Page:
Article Review: Fraud and First Amendment Protections of False Speech: How United States v. Alvarez Impacts Constitutional Challenges to Ag-Gag Laws

Fraud and First Amendment Protections of False Speech: How United States v. Alvarez Impacts Constitutional Challenges to Ag-Gag Laws was published in April of 2014 by Larissa U. Liebmann. The article discusses the constitutionality, or lack thereof, of certain statutes that criminalize false speech on employee applications, specifically those in the animal agriculture business. This article was particularly intriguing because one would assume that such a statute is harmless in keeping the employer’s interests protected from potential employees who have alternative motives beyond working as the typical employee. What these statutes are in fact trying to prevent are people gaining access to the facility and secretly filming any animal cruelty or other illegal activities. This article analyzes the probable outcome of these statutes facing a constitutional challenge against the First Amendment.

Ag-Gag laws make it a crime for employees to intentionally misstate facts on their job application to gain employment with the intent to exploit unlawful or inhumane practices in agricultural production facilities.  While an employer would argue that these laws protect their privacy that they are entitled to, the Ag-Gag laws also pose a threat in suppressing false speech, which is protected by the First Amendment. This article analyzes whether the speech restricted by the Ag-Gag laws are either content-based subject to strict-scrutiny or fraudulent speech, which would be subject to a lower scrutiny standard.

I find the article’s argument categorizing the restricted speech as a content-based restriction to be very convincing. The Ag-Gag laws limit what a potential employee can write on an application, therefore constraining a person’s speech. The article compares these laws to the Stolen Valor Act[1] and how they both criminalize lying, or “false speech” on employment applications. Under both of these laws, a conviction can only be made if the statement made was actually false. Therefore, this contingent is established on content, rendering the Ag-Gag laws a content-based restriction. Having a law that restricts content-based speech should be subjected to a strict-scrutiny standard under the First Amendment so long as it is not fraudulent.

The article continues on to explain that in order for speech to be considered fraudulent, there must be a casual connection between the speech being restricted and the harm alleged to result from that speech. Normally, a misrepresentation must have been said in order to deceive someone, which did deceive someone and so caused injury to the deceived victim. However, false speech is only fraudulent if it holds the potential to cause a given harm; without the link connecting the speech restriction to the potential harm, there is no fraud.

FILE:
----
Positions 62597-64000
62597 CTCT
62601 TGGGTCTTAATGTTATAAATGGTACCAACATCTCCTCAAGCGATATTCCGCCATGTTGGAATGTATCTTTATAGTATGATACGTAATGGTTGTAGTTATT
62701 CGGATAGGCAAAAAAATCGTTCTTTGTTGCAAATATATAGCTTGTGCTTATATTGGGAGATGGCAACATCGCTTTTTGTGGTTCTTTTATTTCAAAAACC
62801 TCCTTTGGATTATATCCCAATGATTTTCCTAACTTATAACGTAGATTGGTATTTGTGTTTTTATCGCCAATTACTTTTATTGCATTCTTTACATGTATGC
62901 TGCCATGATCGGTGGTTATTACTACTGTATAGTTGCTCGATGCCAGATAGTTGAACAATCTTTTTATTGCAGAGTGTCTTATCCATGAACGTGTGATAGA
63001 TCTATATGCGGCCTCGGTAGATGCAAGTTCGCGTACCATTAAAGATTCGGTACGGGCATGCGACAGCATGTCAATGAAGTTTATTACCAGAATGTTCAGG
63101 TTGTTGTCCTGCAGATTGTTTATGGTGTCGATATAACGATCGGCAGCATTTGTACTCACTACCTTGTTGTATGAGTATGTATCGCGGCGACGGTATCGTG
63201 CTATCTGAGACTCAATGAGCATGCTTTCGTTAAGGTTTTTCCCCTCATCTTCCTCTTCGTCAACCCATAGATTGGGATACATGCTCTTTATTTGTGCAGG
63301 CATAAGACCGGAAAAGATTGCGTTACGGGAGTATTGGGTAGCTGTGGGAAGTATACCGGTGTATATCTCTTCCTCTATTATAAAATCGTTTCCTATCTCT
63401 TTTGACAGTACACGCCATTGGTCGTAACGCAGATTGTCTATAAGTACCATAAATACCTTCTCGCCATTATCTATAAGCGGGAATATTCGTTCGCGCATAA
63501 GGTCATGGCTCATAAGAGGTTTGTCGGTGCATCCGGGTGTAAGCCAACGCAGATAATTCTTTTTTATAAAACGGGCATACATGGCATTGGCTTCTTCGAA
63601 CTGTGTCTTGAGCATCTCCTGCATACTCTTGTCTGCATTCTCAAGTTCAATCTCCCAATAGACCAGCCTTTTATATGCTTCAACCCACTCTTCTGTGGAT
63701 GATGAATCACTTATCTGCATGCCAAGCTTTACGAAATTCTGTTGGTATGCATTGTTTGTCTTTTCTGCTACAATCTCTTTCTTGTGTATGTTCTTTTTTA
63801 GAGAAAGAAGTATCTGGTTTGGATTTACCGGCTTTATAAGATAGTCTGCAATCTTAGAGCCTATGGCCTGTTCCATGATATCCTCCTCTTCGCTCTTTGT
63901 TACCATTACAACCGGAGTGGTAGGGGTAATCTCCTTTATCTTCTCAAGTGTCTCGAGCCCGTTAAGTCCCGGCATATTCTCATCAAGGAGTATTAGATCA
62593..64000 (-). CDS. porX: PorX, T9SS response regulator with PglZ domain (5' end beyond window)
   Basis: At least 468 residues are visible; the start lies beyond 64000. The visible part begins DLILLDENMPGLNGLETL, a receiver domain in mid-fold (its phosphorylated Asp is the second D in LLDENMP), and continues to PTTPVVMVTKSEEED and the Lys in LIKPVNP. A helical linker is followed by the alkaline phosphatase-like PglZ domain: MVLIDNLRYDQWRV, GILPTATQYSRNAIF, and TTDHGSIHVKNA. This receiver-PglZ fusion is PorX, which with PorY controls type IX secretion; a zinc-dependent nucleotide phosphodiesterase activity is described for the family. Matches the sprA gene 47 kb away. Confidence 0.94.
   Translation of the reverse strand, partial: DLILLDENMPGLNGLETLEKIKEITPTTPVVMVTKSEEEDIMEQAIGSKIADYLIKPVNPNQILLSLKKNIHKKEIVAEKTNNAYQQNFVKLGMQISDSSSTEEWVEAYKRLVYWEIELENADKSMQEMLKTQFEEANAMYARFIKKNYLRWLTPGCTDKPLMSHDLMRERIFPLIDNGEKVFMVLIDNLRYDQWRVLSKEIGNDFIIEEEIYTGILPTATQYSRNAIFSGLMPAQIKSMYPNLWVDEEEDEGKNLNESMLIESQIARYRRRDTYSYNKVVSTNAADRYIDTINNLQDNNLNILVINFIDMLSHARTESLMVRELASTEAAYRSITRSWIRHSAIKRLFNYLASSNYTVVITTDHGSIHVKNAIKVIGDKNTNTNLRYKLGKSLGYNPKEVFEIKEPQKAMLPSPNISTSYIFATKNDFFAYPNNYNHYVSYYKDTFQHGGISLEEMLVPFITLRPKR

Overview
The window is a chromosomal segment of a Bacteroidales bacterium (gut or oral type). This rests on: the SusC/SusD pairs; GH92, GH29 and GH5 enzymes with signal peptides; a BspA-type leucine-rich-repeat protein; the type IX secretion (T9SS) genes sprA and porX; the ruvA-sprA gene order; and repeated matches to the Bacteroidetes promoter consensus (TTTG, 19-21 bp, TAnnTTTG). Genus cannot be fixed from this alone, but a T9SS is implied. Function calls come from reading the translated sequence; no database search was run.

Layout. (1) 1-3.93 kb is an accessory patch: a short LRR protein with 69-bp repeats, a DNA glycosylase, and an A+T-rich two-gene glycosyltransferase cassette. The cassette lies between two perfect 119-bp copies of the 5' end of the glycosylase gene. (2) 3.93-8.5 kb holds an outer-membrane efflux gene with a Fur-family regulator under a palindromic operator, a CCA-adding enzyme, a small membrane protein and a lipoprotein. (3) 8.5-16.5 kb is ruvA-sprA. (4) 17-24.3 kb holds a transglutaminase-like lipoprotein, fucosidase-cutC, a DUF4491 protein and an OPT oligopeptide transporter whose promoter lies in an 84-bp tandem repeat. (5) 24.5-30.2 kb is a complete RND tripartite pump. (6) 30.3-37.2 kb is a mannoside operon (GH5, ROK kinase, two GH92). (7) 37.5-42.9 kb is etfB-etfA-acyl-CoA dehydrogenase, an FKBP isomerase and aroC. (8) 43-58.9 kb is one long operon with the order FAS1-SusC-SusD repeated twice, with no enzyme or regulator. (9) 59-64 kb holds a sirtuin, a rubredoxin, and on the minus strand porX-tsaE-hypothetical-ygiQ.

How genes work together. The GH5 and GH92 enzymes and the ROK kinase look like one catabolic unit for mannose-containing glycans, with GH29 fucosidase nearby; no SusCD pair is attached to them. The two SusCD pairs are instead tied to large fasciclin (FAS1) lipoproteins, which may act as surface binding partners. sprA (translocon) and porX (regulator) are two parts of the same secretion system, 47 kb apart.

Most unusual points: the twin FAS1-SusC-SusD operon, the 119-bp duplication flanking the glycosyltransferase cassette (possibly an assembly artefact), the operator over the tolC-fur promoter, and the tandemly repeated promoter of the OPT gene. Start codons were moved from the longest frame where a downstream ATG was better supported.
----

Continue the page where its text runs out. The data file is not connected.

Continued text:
The main statutes under analysis in this article are the Ag-Gag statutes from Utah and Iowa.[2] Both explain their intent but do not state any type of harm in which they are seeking to prevent. The lack of specificity leads to the lack of the required nexus between a speech restriction and a potential harm. This would allow for these laws to be considered one that punishes fraudulent speech, subject to lower scrutiny. The statutes’ intentions imply the protection of certain dangers of having unauthorized personnel on the premises however there still lacks any hard evidence or proof of these dangers posing a threat.

After determining that the Ag-Gag laws are content-based restrictions, the conclusion is drawn that they would not survive a strict-scrutiny analysis, which requires the statute to have a compelling government interest that was narrowly tailored to by the law.  It would be hard to disagree that these laws would not survive a strict or heightened scrutiny due to their lack of a compelling government interest that is neither expressed in the actual statutes nor evidenced with proof. Utah and Iowa’s state Ag-Gag laws would be rendered unconstitutional under this analysis.


[1] 18 U.S.C. § 704(b), (c) (2012).

[2] IOWA CODE ANN. § 717A.3A(1)(b) (West 2013); UTAH CODE ANN. § 76-6-112(2)(c) (West 2013).

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